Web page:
A Year of Mystery

I began writing this blog – The Mountain Mystery – exactly one year ago. So, as far as blogs go, this is a young one. It is a loosely cohesive collection of stories about the Earth. The only real themes around this place are a love of earth sciences and an occasional piece on the men and women who figured out where mountains come from (that’s the mystery). There really isn’t anywhere else that’s assembling a collection of vignettes about the nearly forgotten scientists who (just 50 years ago!) unraveled the mystery of mountain-building and showed that plate tectonics is the ultimate creator of all things high.

The author, hive sitting in Florida.

The author, hive sitting in Florida.

Since you are bothering to read this blog, you deserve to know a bit about the author. I was a Pennsylvania farm kid many years ago. We had honey bees on that farm so when I was 18, I  became a professional beekeeper by trade. That lasted for about 15 years. Those years were among my best – my bees produced a million pounds of honey and I sold it for them. In our exchange, I took the honey money they earned and I bought new boxes and new queens for those bees.  I helped them tour apple orchards in West Virginia, orange groves in Florida, and clover pastures in Wisconsin. The bees wanted to experience Saskatchewan when they heard that the sun always shined and bees always prospered on the wide plains – so I brought them to Canada.

Ron at Machu PichuEventually, the bees begged their freedom, so I left them and moved to Saskatoon, attended university, and earned an honours geophysics degree. Bessel functions, autocorrelation, and paleomagnetism were my thing. Among much else, geophysics took me on a magnetic survey looking for diamond-studded kimberlite pipes and took me to Peru where I taught something about seismic. Geophysics opened my eyes to the joys of critical thinking and scientific study – I hope a little of that comes through in this blog.

For these posts, my intention is to draw attention to the planet, the massive spinning rock we too often surficially take for granite. This old iron-hearted lady is much more than what meets the feet. She has great depth and many, many peculiar quarks.  I have a bit of curiosity about the history of scientific discovery, so I also occasionally write commentary on the way earth science became known. But in producing these postings, I quickly discovered that most readers of this blog are attracted to topics which stray towards controversy, especially  societal interference in scientific endeavours – the main theme of my book, The Mountain Mystery.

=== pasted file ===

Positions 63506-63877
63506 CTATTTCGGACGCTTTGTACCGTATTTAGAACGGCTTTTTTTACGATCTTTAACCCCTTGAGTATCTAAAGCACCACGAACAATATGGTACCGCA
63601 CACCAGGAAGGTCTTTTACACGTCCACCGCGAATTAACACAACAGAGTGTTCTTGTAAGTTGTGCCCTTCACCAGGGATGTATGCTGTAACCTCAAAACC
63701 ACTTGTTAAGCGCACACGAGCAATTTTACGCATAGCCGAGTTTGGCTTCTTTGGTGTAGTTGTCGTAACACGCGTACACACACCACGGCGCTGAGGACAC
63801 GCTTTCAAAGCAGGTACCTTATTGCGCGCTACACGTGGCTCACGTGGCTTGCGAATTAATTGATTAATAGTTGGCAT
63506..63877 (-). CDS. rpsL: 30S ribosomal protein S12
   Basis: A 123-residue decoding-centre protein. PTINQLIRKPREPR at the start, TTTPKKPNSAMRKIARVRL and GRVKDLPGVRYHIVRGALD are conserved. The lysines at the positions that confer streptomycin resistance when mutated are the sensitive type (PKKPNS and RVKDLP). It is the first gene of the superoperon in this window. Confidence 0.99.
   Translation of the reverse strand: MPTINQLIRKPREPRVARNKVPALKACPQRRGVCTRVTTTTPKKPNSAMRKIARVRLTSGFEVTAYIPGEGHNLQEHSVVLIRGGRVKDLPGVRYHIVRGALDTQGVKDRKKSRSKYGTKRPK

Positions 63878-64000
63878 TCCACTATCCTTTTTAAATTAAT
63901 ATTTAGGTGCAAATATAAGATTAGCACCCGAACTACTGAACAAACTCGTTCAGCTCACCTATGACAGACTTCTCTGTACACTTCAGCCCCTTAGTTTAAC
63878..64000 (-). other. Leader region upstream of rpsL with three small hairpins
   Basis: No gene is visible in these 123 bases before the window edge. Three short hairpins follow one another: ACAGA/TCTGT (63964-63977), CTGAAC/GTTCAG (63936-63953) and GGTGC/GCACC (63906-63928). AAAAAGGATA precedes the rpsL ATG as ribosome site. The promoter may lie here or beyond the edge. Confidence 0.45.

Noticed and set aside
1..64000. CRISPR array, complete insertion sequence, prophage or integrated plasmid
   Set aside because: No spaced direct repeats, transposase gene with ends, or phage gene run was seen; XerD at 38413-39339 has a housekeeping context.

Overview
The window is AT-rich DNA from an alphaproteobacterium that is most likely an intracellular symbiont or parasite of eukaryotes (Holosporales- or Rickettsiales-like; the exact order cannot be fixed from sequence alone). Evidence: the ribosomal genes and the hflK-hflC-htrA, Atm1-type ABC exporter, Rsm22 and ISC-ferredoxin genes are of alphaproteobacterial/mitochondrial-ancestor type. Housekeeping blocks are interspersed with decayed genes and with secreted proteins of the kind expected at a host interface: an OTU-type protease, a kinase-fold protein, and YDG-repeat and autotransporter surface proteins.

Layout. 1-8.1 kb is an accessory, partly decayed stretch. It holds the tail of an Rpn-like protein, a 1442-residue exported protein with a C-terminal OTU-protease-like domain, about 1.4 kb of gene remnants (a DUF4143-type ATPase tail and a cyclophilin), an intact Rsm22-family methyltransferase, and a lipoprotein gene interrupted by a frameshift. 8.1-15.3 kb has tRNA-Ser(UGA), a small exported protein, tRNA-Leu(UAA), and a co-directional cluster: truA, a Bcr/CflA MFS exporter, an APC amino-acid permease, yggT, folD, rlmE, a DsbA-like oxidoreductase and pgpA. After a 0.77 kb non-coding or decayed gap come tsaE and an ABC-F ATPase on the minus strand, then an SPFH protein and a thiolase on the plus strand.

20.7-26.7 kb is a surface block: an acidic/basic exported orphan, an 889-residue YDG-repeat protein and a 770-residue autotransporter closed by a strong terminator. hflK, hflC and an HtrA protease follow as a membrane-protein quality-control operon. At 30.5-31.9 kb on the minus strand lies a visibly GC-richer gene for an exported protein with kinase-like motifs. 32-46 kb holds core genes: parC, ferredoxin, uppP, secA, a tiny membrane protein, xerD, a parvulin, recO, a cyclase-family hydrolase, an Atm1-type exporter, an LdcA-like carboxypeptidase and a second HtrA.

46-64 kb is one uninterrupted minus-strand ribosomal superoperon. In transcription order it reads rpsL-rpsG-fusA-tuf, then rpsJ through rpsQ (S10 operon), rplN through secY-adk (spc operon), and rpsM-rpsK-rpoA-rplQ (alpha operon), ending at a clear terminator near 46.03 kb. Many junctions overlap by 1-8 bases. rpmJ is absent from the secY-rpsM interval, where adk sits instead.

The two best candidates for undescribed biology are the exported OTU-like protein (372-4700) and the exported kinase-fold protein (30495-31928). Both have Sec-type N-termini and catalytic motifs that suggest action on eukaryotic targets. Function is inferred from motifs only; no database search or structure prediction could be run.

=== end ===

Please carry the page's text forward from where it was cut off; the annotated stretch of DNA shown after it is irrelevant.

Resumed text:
Among the 101 posts (85,000 words of pop-wisdom) published here in the past year, the relationship of science and society has comprised the most popularly read, linked, and commented material. My stories about Senator Cruz (Ted Cruz, the Science Guy), Stephen Hawking (The Theory of Everything), oil reserves in Cuba (Has Cuba Got Oil?), fracking (World’s Biggest Fracking Quake), and Russia’s warmongering in the Arctic (Russia’s Growing Pains) have been among the most visited. When I write about religion, evolution, pollution, and climate, my pages leap forward in the battle of the search engines. On the other hand, some of my articles on plate tectonics, magnetic rocks, and eighteenth century geologists have largely drawn yawns. Nevertheless, my first love has been science, so I will continue to bore the masses with tales of petrified bones and radioactive stones, even if only a few dozen people enjoy them – and even though they tend to be harder for me to research and write than the opinion pieces.

On the other hand, I will not shirk the responsibility of presenting and responding to controversy. I remind myself daily of the Greek lawmaker Solon who decreed it criminal for any citizen to avoid controversy. (I am guessing he grew up in a noisy household.)  Solon’s intention was to legislate community activism. That was around the year 600 BCE and his efforts led to the eventual invention of democracy. This blog will not invent democracy, nor even restore it to places where it is eroding – like Canada (where I live) or the USA (where most of my readers reside) although that is one goal. Hence, I will continue my political ramblings in this science blog for another year. Sunlight is a great sanitizer. And even a little artificial light sends cockroaches scurrying – as I discovered during my years of living in Florida.

About Ron Miksha

Ron Miksha is a bee ecologist working at the University of Calgary. He is also a geophysicist and does a bit of science writing and blogging. Ron has worked as a radio broadcaster, a beekeeper, and Earth scientist. (Ask him about seismic waves.) He's based in Calgary, Alberta, Canada.
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